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Results mixed on monoclonal antibody use against Omicron variant

Dec. 16 (UPI) -- Regeneron and AstraZeneca, makers of COVID-19 monoclonal antibody treatments, shared mixed results Thursday on their tests against the Omicron variant of the virus.

New York-based Regeneron Pharmaceuticals said trials on its existing monoclonal antibodies cocktail showed diminished protections against the newest variant of the novel coronavirus.

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"While Regeneron's currently authorized REGEN-COV antibodies have diminished potency against Omicron, they are active against Delta, which currently is the most prevalent variant in the U.S.," the company said in a news release.

The World Health Organization designated the Omicron variant of COVID-19 as a variant of concern last month, but it's not as widespread in the United States as the Delta variant, which has spread across the globe since the summer.

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The Centers for Disease Control and Prevention shows the Omicron variant accounts for 2.9% of all cases in the United States, while Delta is detected in 96.7% of cases. In some regions, such as in New York and New Jersey, the portion of Omicron cases is up to 13%.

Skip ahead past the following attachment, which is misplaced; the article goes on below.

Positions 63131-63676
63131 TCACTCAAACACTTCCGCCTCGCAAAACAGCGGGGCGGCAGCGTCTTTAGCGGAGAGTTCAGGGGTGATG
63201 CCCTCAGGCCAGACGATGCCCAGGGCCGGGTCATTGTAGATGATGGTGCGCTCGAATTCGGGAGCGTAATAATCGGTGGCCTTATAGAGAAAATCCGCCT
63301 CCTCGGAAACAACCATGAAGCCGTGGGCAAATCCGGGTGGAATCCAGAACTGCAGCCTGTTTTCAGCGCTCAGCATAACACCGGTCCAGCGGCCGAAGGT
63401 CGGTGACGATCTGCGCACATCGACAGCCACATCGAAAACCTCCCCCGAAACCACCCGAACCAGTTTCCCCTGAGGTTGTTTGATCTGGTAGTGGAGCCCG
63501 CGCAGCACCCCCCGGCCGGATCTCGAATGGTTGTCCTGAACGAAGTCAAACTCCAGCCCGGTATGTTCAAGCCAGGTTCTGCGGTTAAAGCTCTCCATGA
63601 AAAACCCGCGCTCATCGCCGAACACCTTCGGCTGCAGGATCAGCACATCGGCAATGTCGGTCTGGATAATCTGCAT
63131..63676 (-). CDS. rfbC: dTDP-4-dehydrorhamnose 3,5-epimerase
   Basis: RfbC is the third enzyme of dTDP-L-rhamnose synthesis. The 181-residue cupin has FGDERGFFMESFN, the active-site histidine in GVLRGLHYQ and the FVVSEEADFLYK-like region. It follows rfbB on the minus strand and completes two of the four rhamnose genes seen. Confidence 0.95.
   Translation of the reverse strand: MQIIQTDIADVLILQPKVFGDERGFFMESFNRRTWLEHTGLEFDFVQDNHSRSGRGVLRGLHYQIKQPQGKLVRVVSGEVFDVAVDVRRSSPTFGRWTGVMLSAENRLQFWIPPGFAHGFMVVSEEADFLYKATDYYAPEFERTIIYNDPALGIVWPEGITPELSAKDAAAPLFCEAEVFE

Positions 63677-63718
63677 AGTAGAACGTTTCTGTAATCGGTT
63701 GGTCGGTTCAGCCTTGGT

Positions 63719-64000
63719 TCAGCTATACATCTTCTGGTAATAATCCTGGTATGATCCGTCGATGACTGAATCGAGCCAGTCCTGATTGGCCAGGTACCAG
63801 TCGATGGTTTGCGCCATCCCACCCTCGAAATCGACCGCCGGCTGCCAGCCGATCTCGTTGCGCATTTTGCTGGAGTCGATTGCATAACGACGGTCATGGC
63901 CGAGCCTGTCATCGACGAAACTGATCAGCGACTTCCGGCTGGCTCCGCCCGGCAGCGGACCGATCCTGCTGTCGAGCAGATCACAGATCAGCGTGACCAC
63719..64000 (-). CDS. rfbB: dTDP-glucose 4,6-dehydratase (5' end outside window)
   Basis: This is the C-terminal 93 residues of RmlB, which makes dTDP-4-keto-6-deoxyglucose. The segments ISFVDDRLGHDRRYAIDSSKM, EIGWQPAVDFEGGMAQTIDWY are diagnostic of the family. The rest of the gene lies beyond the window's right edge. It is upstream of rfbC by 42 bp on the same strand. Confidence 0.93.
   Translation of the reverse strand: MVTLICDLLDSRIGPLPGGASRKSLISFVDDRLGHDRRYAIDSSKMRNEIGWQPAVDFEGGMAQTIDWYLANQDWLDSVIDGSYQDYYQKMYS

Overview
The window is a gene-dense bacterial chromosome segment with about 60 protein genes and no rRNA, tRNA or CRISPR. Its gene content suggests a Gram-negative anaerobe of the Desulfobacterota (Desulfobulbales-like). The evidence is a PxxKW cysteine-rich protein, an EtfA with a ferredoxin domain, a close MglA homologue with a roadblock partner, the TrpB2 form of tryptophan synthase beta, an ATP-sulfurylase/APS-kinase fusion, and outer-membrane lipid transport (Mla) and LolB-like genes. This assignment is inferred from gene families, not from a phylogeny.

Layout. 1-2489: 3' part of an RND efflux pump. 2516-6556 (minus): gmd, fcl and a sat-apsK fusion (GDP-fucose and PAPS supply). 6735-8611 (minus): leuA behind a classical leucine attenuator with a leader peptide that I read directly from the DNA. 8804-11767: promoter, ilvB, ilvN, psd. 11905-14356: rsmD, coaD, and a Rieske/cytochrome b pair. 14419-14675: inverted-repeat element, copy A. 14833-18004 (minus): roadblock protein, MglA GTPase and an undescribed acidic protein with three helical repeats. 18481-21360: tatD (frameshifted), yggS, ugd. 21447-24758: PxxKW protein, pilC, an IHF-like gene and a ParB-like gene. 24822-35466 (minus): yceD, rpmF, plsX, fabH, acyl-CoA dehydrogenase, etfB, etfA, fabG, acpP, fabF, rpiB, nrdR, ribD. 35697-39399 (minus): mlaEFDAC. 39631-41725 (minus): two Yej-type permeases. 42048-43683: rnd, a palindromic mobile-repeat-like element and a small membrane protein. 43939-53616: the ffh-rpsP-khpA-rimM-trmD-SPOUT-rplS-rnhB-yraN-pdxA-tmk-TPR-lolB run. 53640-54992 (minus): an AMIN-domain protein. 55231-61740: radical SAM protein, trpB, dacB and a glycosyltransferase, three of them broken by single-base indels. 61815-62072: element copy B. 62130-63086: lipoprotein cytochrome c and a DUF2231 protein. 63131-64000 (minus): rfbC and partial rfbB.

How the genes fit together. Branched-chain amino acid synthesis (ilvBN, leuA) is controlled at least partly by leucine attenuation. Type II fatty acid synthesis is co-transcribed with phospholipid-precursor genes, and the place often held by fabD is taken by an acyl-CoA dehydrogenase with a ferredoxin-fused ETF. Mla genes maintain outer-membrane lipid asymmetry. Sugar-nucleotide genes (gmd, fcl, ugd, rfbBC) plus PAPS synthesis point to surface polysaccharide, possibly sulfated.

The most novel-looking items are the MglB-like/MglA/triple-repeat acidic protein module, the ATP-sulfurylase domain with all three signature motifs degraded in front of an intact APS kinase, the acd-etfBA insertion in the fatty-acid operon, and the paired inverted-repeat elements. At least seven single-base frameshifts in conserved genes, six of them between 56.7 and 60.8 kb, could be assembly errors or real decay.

CDC Director Rochelle Walensky said cases of the variant are "rapidly increasing" and urged Americans get vaccinated and boosted against the virus.

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Regeneron said that though its existing antibody treatment isn't as effective against Omicron, it's working to develop a new cocktail to target the strain. CEO Leonard Schleifer said the company plans to conduct trials on the new cocktail in the first quarter of 2022.

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"I think we need to figure out a way that we can get this to patients on a large scale before the next variant shows up," he said Thursday during an appearance on CNBC's Squawk Box. "We just don't want to be chasing our tail here."

Cambridge, England-based AstraZeneca, meanwhile, said tests of its existing monoclonal antibody cocktail -- called Evusheld -- shows it maintains its effectiveness against Omicron. The company said the study of Evusheld against the variant was conducted by the U.S. Food and Drug Administration's Center for Biologics Evaluation and Research.

"By combining two potent antibodies with different and complementary activities against the virus, Evusheld was designed to evade potential resistance with the emergence of new SARS-CoV-2 variants," said Men Pangalos, executive vice president of AstraZeneca's biopharmaceuticals research and development.

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The company said it's conducting additional studies of Evusheld's effectiveness against Omicron.

Monoclonal antibody treatments are approved in the United States for certain high-risk patients to prevent severe illness, hospitalization and death from COVID-19. The infusion is considered highly effective if given within seven to 10 days after a patient begins to show symptoms of COVID-19.

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